- Associated Press - Wednesday, May 3, 2017

TOPEKA, Kan. (AP) - The Latest on the Kansas Legislature’s debate on raising taxes to fix the state budget (all times local):

4:20 p.m.

Kansas legislators hope to make progress later this week on a measure that would boost spending on public schools.

A House committee on school finance on Wednesday discussed a plan to phase in a $750 million increase in aid to schools over five years. Chairman and Olathe Republican Larry Campbell said he hopes the committee can vote Friday.

The state spends more than $4 billion a year on aid to its public schools. Boosting spending would provide more dollars for all-day kindergarten, special education and programs for children at-risk of failing.

The Kansas Supreme Court ruled in March that the state’s current education funding is inadequate.

But lawmakers are struggling to agree on a plan to increase income taxes to boost school spending while also closing big budget shortfalls.

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1:30 p.m.

Kansas lawmakers have cancelled debate on a $1 billion-plus tax increase Wednesday because leaders didn’t think it has enough support.

House Taxation Committee Chairman Rep. Steven Johnson says the measure that was to have been debated Wednesday afternoon didn’t have enough support to override a veto, and it might not have enough backing to pass.

The bill would roll back tax cuts for individuals and small business owners that GOP Gov. Sam Brownback has championed. Brownback vetoed a similar measure in February but declined to say Wednesday whether he would reject the new measure.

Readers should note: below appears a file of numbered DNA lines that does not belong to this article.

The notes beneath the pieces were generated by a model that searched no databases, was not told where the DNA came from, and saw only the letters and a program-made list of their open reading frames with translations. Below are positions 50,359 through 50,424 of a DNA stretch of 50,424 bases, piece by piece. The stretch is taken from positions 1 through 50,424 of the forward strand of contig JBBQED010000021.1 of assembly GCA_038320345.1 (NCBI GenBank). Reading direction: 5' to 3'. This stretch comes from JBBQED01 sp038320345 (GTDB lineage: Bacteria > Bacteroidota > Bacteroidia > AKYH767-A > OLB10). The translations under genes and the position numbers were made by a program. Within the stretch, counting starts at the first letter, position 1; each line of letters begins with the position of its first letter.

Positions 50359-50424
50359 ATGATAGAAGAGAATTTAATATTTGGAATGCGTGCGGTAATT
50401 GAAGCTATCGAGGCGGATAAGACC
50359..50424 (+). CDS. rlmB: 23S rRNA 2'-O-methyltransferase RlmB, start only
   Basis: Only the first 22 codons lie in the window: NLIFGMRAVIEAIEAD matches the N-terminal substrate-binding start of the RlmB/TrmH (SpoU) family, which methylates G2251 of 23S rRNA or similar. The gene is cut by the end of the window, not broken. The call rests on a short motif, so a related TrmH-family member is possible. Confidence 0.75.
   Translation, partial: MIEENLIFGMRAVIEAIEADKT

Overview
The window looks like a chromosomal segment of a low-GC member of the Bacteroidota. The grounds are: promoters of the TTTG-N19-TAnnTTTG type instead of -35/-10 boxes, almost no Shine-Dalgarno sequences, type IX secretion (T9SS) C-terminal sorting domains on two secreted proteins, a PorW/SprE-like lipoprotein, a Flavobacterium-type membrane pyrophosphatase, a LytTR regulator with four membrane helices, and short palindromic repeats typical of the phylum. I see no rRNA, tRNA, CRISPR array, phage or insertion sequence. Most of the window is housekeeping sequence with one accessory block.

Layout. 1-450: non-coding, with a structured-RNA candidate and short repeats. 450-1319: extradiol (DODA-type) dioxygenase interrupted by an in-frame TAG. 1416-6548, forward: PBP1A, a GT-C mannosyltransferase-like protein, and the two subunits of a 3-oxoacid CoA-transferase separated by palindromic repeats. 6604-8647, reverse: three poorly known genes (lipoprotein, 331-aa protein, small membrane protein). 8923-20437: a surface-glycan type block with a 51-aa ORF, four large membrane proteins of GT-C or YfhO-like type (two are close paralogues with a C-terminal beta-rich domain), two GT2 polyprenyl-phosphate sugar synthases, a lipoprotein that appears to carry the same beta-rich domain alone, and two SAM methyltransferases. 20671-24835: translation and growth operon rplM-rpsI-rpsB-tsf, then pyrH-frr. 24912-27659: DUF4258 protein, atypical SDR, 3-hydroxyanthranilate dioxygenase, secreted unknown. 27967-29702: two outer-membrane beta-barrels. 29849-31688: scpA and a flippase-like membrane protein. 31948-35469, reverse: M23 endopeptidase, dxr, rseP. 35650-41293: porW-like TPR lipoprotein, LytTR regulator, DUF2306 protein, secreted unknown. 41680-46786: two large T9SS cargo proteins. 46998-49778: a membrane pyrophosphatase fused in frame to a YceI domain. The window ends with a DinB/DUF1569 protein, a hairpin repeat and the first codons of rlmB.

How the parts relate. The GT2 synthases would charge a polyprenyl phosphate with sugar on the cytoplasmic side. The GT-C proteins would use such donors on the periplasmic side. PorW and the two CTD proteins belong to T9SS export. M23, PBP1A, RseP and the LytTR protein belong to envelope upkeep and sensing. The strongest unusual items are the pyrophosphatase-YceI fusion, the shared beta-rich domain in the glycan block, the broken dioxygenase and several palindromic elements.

A similar $879 million plan fell flat Tuesday because some lawmakers worried that it wouldn’t raise enough money to satisfy a Kansas Supreme Court ruling that says the state must allocate more money for schools.

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12 p.m.

Kansas legislators plan to debate a $1 billion-plus income tax increase to boost funding for public schools while closing looming budget shortfalls.

The state House was considering the tax plan Wednesday afternoon.

The bill adds a third income tax bracket, raises income tax rates for all filers and repeals an income tax exemption for small business owners that GOP Gov. Sam Brownback has championed.

Brownback vetoed a similar measure in February but declined to say Wednesday whether he would reject the new measure.

A similar $879 million plan fell flat Tuesday because some lawmakers worried that it wouldn’t raise enough money to increase state funding for public schools.

The Kansas Supreme Court ruled in March that the state must allocate more money for schools but didn’t say how much.

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